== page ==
Have you ever seen a bird nesting in a strange place? Birds make their homes in trees and bushes, but also in flowerpots, stoplights, and even old shoes. Need inspiration for where to look? See the slideshow below for recent entries.
Check out our contest, Funky Nests in Funky Places, to read poems and stories, view photographs and videos, or upload your own material. Everyone, no matter your age or community, is welcome to participate in the contest… help us fill in our map of funky nests!
It doesn’t matter if you are an experienced birder or a beginner. Just learn how to safely and respectfullyobserve nests and you’ll be on your way to discovery. You could even win prizes, like a pair of binoculars, All About Birds fold-out field guides, bird feeders, posters, and many more. We can’t wait to see your funky nest!
Mourning Doves are known for their gentle cooing sounds. But sometimes they can really make a racket!
Have you ever heard a Mourning Dove make a strange screeching noise (when you get to its focal species page, click onWing whistle from flushed bird to listen) as it takes off or lands? Where does this noise come from? Why does it happen?
First of all, what makes the sound? Surprisingly, it isn’t the bird’s voice. It’s actually caused by special feathers on their wings! When a Mourning Dove takes off or lands, it flaps its wings quickly. The air rushing through these special feathers makes them vibrate and create sound (kind of like a kazoo).
The noise is called a wing whistle, and it’s part of the Mourning Dove’s natural alarm system. When one bird gets frightened and takes off, the sound of its wings acts like a signal for the other birds to watch out for predators. In an experiment published in Proceedings of the Royal Society B, australian scientists recorded doves taking off in routine flight. Later, they compared those recordings with the sound of doves frightened away by a kite shaped like a hawk, one of the dove’s natural predators. The doves that took off alarmed produced stronger, faster wing whistles.
Even though Mourning Doves almost always make this noise when they take off, there is a slight distinction in sound. When the scientists played the recordings later for other birds, they noticed that the “alarm” recording caused the birds to flee.
The next time you hear a Mourning Dove’s crazy sounds, think of their cool natural ability.
At first glance, it’s a black cloud, twisting and bending like some sort of gigantic dragon in the sky. Listen, and it sounds like the crashing of waves on a beach. What is it?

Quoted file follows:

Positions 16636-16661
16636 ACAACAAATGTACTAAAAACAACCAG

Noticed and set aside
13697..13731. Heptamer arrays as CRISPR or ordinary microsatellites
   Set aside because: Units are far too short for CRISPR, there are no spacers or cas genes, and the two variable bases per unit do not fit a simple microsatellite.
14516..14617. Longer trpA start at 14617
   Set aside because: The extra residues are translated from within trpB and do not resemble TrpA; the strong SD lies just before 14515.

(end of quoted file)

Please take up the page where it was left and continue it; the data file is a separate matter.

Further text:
European Starlings move through the air like a school of fish moves through the sea, using scale-free correlation.
What does that mean?
Scale-free correlation is comparable to a game of telephone, in which one person gives a secret message to their neighbor, who whispers it to the next person, and so on. Humans aren’t the most talented communicators in the animal kingdom, so the message becomes distorted pretty quickly.
The word “murmur” usually doesn’t imply very clear communication. Humans murmur, mumble, and whisper when we want to guard a secret, like in a game of telephone.
However, a flock of European Starlings is called a murmuration, and European Starlings have evolved to be great communicators. In a big murmuration, each starling pays attention to seven of its neighbors at once! That way, hundreds of birds can respond to each other almost simultaneously.
European Starlings move together in what looks like a choreographed dance to escape predators. Although you’d think a smaller flock would have an easier time communicating and eluding predatory birds, bigger murmurations actually have the advantage! With a greater number of starlings, more informed and unique formations can be generated quickly.
Have you noticed any bird nests in your neighborhood? Peek in a hanging flower basket, a street light, a store sign, your barbecue grill, an old boot, or under a bridge–birds build nests in the strangest places!
Whether you find a robin’s nest on a statue or a hummingbird’s nest on wind chimes, your picture, video, poem, or artwork about a bird nest in a funky place can win big in the Cornell Lab of Ornithology’s Funky Nests in Funky Places contest. With nesting season underway, this contest is challenging everyone to get outside and observe nature even in the most unexpected places.
We are excited to introduce our new kit to participate in the Celebrate Urban Birds project! The bilingual kit, features a more compact design, making it easy to collect your three-day observations and all in color!
Artist Liz Clayton-Fuller did the beautiful illustrations of or our focal species. The kit comes with instructions, bird silhouette poster, bird ID guide, data form, sunflower seeds (for kits in the Continental USA) and the Zero Means A Lot sticker!